Acquisitions in 2020-21
A bequest from Dr. Gerd Asche offered a unique Frances Anne Hopkins artwork to the Gallery. Titled Canadian Voyageurs, the artwork will require a great deal of research and conservation work before it is able to be shared with the public. This artwork is an incredible asset to our historical Canadian collection. Born in 1838, British artist Frances Anne Hopkins came to North America with her husband, a Hudson’s Bay Company official. Traveling across the country with her husband, Hopkins would sketch and paint scenes of the voyageur’s life, an important aspect of Canadian history and a unique subject matter for a woman in the mid-19th century. Her works were featured at exhibitions of the Art Association of Montreal and the Royal Academy in London. The Hopkins family returned to England in 1870 where she lived until her death in 1919.
With funds from WAG-Qaumajuq’s annual acquisitions budget, made possible by ongoing supporters like you, the Gallery purchased some amazing Germaine Arnattauyuq prints. A recipient of the Governor General Award this year, Arnaktauyok is an accomplished artist and writer, based in Yellowknife, NT. She studied Fine Arts at the University of Manitoba, Commercial Art and Fine Craft at Algonquin College, as well as Printmaking at Arctic College in Nunavut. In her work, Arnaktauyok focuses primarily on Inuit myths, stories, and feminist narratives centred on birth and motherhood. She has illustrated and written several books, including The Inuit World (1970), published by Kinngait Press, which WAG-Qaumajuq also acquired this year. Visit Nuliajuk’s Story to view Arnattauyuq’s Sedna, Ruler of All Sea Animals (1994), and visit shop.wag.ca to purchase a tea towel inspired by The Inuit World.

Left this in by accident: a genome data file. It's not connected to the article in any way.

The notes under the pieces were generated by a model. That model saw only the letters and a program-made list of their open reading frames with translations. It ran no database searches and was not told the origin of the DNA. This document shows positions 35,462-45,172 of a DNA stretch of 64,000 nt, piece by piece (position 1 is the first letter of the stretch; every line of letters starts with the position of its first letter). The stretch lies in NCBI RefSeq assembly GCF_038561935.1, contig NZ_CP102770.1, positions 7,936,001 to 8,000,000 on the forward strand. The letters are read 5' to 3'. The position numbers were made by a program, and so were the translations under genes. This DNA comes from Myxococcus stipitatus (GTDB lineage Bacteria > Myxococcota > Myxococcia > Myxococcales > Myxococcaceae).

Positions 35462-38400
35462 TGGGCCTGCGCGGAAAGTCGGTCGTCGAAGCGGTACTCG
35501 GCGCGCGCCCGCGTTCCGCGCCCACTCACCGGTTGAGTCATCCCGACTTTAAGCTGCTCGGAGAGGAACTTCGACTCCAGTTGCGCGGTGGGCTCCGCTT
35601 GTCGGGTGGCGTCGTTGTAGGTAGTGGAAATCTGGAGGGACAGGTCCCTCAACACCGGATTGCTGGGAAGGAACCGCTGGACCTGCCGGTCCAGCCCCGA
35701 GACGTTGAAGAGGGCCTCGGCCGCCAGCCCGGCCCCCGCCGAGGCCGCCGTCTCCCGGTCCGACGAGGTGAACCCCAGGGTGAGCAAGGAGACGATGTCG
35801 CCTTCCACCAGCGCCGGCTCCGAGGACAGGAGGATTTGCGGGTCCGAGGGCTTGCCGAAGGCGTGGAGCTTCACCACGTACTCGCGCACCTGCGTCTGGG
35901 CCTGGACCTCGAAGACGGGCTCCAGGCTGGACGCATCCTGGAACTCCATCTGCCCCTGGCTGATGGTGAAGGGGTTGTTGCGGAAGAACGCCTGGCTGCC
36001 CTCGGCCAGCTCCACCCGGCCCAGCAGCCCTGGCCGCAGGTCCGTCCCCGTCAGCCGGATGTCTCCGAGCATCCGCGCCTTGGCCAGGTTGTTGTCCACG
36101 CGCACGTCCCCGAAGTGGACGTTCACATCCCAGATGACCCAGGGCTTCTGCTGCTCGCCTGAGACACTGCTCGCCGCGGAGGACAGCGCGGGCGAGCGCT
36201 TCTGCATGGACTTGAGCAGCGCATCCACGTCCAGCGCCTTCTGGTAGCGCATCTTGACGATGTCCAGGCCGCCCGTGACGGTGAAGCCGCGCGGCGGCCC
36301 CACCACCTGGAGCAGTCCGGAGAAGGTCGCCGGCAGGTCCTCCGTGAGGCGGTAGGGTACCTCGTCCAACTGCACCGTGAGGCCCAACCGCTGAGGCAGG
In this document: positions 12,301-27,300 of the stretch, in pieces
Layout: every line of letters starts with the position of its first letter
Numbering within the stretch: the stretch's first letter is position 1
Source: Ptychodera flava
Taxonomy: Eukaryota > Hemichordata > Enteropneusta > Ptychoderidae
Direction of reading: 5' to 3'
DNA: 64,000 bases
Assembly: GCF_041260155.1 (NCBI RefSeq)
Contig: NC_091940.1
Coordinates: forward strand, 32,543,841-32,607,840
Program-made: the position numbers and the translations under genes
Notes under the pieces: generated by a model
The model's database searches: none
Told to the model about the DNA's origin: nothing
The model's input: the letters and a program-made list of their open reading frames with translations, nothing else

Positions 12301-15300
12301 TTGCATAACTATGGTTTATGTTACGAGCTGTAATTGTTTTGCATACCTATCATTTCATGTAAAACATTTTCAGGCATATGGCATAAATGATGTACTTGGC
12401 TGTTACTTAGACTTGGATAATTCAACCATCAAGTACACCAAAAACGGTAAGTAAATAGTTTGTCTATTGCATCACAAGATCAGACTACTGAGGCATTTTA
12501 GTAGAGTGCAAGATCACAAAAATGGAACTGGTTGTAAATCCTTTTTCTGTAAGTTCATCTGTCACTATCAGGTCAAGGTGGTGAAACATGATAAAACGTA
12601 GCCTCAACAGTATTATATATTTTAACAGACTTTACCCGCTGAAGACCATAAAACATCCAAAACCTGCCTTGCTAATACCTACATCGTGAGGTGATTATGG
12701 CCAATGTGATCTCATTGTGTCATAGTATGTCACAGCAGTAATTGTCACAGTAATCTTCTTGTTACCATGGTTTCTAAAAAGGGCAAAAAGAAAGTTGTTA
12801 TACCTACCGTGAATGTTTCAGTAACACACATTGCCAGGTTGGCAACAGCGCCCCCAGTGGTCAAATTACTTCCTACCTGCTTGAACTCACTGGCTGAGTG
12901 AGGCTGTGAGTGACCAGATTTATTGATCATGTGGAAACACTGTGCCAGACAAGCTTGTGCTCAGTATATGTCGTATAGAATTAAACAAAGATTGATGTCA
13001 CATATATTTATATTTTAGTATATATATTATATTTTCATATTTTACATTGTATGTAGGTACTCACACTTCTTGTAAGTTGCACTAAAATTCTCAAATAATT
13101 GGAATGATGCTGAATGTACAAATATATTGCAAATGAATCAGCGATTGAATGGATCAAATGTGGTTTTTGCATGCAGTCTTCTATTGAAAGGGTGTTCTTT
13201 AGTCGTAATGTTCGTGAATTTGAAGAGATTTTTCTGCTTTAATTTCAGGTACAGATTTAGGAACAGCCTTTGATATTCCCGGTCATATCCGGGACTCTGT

An anonymous donor gifted an incredible work by Winnipeg-born artist Kent Monkman. Bête Noire (2014), is a large-scale, sculptural mixed-media installation measuring 192” x 192” x 120.” The work is a response to a diorama that will be familiar to many Manitobans and visitors to the province. You can still visit the 1970 diorama at the Manitoba Museum, displaying a Metis hunter on horseback during a 19th century buffalo hunt in the Red River valley. A staple of historical museum presentation, the diorama is known for displaying scenes from history with stiff wax figures and taxidermy creatures. Monkman has spoken about his fascination with museum depictions of Indigenous peoples, both at home and abroad at major institutions like the Natural History Museum in New York City. Bête Noire (a person or thing strongly detested or avoided) turns the table, presenting Monkman’s alter-ego Miss Chief Eagle Testickle not hunting buffalo, but instead hunting a Picasso bull.
Donated by Stephen and Hazel Borys, a small painting with big energy from Jamaican artist Milton George also joins the collection this year. The striking, intense colour and strong, urgent brushstrokes seem to animate the image beyond the edges of the paper. Best known as a visual storyteller, George’s sources ranged from politics, male/female relationships, religion, the self, and others whom he may have encountered while on his daily journeys through Kingston. The precise subject matter of Crouching Man is something of a mystery. Who is the figure in this painting? Is it a self-portrait? Is it someone from the artist’s life? Is it an altogether imagined subject? Or maybe a simple figure study? Certainly, it carries a typically masculine character – broad shoulders, thin waist, thick arms, toned chest, perhaps even the suggestion of a buzz-cut at the top of the head. The facial expression is both tricky to decipher in detail, yet somehow still sinister, disquieting, perhaps even furious! This acquisition helps to fill gaps that exist in the WAG-Qaumajuq collection for artwork created by Black artists.
Learn more about the WAG-Qaumajuq collection by visiting our collections page!